EDITORIAL: Transit victory hard fought but now real work begins

Originally posted to on March 4, 2017.

After more than a decade of study and debate, the city of Indianapolis finally has more than just a plan to improve public transportation. It has funding, too, thanks to the City-County Council’s decision to join Marion County voters in supporting an income tax increase to pay for better service.

IndyGo is finally poised to become a functional bus system that can get people to jobs and other appointments with reasonable commute times seven days a week.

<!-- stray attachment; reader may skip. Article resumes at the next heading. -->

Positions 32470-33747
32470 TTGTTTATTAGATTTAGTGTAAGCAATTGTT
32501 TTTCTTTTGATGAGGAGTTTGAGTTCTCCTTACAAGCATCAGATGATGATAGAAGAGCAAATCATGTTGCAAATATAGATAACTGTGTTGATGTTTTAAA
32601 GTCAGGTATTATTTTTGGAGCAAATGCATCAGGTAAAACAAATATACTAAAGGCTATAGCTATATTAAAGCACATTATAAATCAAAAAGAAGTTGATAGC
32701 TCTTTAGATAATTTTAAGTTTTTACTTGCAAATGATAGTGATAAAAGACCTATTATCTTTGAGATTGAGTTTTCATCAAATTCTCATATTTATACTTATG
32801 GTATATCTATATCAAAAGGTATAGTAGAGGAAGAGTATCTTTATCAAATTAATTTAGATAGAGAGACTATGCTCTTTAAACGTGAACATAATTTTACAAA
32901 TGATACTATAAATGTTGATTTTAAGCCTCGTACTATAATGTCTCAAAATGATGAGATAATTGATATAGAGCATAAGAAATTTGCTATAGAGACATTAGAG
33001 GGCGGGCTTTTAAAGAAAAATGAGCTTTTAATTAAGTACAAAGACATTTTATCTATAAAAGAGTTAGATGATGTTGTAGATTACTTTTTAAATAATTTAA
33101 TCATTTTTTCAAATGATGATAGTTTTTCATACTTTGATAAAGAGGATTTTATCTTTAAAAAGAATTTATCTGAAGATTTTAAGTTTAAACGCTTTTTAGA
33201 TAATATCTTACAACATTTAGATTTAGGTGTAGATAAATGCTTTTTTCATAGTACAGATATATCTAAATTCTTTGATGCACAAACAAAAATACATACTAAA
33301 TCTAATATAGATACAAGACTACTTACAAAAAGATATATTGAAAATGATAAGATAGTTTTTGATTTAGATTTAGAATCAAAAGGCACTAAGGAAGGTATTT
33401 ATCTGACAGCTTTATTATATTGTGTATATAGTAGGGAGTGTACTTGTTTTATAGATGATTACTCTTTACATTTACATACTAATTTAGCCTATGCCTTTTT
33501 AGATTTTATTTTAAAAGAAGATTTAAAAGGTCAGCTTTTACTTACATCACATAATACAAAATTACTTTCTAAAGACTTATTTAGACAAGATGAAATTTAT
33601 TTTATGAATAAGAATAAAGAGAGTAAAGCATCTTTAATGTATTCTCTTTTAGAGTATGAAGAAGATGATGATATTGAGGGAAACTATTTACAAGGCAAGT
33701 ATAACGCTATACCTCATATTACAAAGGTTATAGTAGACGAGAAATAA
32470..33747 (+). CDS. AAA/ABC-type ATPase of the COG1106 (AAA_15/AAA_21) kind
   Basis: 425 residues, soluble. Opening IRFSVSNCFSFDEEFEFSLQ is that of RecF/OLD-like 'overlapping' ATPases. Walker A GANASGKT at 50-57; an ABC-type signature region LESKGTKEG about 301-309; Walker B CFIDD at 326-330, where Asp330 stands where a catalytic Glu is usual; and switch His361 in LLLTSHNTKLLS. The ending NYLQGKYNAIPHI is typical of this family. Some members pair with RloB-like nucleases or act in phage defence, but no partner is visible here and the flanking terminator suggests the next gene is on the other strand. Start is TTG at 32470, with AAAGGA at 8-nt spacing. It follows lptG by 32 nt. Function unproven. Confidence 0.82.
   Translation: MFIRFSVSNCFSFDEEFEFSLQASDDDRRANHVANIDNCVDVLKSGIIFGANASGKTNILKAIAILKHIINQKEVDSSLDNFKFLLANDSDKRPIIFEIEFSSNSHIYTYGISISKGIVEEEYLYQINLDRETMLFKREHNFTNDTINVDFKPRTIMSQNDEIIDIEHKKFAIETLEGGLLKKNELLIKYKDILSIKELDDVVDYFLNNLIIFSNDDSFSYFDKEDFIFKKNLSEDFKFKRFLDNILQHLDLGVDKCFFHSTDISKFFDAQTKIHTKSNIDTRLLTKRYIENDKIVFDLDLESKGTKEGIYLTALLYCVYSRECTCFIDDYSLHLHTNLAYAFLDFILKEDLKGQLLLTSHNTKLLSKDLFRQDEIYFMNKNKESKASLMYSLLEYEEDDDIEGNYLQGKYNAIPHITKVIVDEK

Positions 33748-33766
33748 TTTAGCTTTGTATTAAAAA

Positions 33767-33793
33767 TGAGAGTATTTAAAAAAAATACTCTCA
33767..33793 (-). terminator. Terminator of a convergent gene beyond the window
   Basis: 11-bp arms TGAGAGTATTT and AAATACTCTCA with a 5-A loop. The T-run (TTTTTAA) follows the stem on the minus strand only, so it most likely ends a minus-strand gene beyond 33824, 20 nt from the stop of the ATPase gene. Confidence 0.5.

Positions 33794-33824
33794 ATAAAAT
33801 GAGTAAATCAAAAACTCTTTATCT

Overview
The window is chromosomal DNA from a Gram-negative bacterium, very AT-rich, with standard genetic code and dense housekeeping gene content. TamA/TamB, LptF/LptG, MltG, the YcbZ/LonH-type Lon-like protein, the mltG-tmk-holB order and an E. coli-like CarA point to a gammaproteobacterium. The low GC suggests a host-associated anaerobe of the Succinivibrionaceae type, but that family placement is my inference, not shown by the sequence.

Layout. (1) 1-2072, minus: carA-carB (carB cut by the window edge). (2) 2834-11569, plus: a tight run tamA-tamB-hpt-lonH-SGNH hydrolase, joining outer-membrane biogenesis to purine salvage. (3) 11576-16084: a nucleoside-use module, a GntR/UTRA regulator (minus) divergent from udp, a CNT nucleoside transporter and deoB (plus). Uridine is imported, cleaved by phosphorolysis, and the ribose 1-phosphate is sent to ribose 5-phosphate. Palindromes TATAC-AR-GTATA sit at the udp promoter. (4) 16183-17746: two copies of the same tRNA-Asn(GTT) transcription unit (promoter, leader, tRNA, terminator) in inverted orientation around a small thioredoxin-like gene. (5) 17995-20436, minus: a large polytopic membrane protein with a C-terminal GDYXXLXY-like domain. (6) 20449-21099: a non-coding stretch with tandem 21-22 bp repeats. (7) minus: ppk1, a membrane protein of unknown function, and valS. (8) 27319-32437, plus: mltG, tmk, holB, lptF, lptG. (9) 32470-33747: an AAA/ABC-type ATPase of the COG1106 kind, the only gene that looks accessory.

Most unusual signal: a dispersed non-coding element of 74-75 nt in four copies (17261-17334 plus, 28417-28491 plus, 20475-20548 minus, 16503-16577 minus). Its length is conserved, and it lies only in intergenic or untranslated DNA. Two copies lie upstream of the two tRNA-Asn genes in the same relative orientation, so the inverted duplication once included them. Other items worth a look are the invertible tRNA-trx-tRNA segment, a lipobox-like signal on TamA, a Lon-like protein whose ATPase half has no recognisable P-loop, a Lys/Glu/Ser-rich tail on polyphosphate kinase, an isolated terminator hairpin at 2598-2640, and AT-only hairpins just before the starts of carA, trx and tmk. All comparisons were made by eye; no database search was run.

What will make it functional? Enough buses and drivers to reduce wait times to 10 to 15 minutes on the most popular routes, longer hours of service, and seven-day service on all routes. A $75 million federal grant that would fund the first of three bus rapid-transit lines that are part of the plan is in limbo. If it doesn’t come through, the plan will take longer to implement than the 2022 target, but most of the improvements will happen regardless.

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